What began three years ago as a campaign to stop the spraying of weedkiller under power lines near homes in the Appalachian mountains of northeast Tennessee, has become an example of a more democratic process at electric cooperatives across the country.
Member-owners of the Powell Valley Rural Electric Cooperative earned the right to opt-out of spraying, and persuaded their co-op board to let them attend board meetings in ways that were previously prohibited.
Some members of Powell Valley have also begun to ask for a program to help members finance energy efficiency measures to save money.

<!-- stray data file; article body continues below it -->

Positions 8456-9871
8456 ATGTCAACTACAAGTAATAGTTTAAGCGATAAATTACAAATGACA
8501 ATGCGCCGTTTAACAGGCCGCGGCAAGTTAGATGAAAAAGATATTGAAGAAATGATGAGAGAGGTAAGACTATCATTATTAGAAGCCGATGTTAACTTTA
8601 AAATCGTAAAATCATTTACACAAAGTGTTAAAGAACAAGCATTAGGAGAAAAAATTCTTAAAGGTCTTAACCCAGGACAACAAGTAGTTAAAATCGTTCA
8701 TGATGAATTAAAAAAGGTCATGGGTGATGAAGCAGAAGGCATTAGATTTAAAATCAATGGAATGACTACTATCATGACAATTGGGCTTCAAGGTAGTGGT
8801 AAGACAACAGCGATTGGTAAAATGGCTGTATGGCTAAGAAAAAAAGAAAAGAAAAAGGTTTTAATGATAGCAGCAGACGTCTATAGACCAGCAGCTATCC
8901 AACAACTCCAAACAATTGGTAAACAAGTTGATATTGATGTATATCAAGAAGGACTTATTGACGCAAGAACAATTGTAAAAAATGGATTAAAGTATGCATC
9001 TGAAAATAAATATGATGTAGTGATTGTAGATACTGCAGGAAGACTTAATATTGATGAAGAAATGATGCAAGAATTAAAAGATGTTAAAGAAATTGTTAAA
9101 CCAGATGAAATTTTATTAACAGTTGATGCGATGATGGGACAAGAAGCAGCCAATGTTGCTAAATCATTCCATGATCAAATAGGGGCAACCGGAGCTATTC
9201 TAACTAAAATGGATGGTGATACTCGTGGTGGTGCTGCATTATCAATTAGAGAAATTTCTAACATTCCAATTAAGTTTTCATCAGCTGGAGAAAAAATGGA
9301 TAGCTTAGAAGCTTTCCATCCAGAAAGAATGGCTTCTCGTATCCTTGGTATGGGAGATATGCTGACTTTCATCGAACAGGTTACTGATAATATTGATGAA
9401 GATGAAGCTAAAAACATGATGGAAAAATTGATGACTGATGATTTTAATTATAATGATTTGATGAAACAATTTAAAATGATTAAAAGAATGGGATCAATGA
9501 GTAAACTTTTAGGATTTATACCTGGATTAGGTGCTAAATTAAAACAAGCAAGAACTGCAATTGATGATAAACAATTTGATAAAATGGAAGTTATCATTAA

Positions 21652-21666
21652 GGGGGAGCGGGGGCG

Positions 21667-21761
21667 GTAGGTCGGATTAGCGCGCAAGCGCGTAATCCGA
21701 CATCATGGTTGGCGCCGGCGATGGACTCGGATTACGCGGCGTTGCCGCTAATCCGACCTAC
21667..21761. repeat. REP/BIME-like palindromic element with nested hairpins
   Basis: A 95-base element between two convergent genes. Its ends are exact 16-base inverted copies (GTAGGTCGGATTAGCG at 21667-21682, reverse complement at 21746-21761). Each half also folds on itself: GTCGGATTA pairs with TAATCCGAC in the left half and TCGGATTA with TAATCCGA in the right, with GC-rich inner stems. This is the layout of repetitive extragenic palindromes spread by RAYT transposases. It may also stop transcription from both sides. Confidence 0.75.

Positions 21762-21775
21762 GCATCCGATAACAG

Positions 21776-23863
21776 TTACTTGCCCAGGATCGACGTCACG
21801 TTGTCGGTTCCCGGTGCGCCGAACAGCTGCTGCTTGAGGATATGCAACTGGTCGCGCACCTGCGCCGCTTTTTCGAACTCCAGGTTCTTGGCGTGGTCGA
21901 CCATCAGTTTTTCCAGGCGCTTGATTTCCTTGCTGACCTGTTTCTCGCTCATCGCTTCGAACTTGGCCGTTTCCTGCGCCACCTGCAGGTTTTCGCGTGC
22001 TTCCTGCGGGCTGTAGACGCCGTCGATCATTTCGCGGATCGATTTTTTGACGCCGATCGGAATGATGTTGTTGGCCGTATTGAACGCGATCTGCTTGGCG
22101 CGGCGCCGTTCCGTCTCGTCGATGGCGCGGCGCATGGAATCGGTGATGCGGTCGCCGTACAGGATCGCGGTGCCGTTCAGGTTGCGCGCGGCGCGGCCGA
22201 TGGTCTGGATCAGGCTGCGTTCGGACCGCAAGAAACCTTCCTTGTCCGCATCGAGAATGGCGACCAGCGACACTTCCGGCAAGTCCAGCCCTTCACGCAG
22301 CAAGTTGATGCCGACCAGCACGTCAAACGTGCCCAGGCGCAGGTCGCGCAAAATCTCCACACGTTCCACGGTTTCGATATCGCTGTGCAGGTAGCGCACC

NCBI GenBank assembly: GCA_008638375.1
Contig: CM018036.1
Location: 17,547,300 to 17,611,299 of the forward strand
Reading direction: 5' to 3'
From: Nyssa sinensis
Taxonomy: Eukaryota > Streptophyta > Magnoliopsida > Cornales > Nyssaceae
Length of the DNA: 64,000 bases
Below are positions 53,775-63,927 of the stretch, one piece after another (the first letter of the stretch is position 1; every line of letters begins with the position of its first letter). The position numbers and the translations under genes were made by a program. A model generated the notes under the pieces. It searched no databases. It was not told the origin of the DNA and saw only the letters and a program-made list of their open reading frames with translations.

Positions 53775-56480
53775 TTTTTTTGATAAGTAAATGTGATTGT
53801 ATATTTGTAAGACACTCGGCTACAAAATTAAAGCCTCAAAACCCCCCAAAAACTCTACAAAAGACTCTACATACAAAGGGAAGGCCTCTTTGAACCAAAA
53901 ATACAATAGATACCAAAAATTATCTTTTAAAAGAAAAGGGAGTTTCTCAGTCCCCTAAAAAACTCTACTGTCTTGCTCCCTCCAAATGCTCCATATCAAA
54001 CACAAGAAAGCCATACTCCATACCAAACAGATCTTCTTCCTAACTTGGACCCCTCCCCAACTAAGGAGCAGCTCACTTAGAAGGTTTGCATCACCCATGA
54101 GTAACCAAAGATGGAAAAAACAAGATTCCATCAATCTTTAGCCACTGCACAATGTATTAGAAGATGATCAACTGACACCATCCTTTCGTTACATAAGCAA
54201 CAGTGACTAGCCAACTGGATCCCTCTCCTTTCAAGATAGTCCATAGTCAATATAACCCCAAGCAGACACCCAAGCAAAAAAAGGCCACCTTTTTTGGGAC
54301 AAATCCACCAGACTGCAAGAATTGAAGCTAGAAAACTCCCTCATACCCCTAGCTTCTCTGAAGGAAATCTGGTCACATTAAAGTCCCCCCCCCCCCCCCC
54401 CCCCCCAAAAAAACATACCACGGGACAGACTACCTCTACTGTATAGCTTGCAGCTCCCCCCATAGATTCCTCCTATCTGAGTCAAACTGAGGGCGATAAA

Co-ops in Colorado and New Mexico, for example, are breaking away from their supplier of electricity—the Tri-State Generation and Transmission Association. They are demanding better access to renewable energy, more affordable rates and more say in how they buy or produce power, according to a report last year by the Institute for Energy Economics and Financial Analysis, a think tank that promotes alternative energy.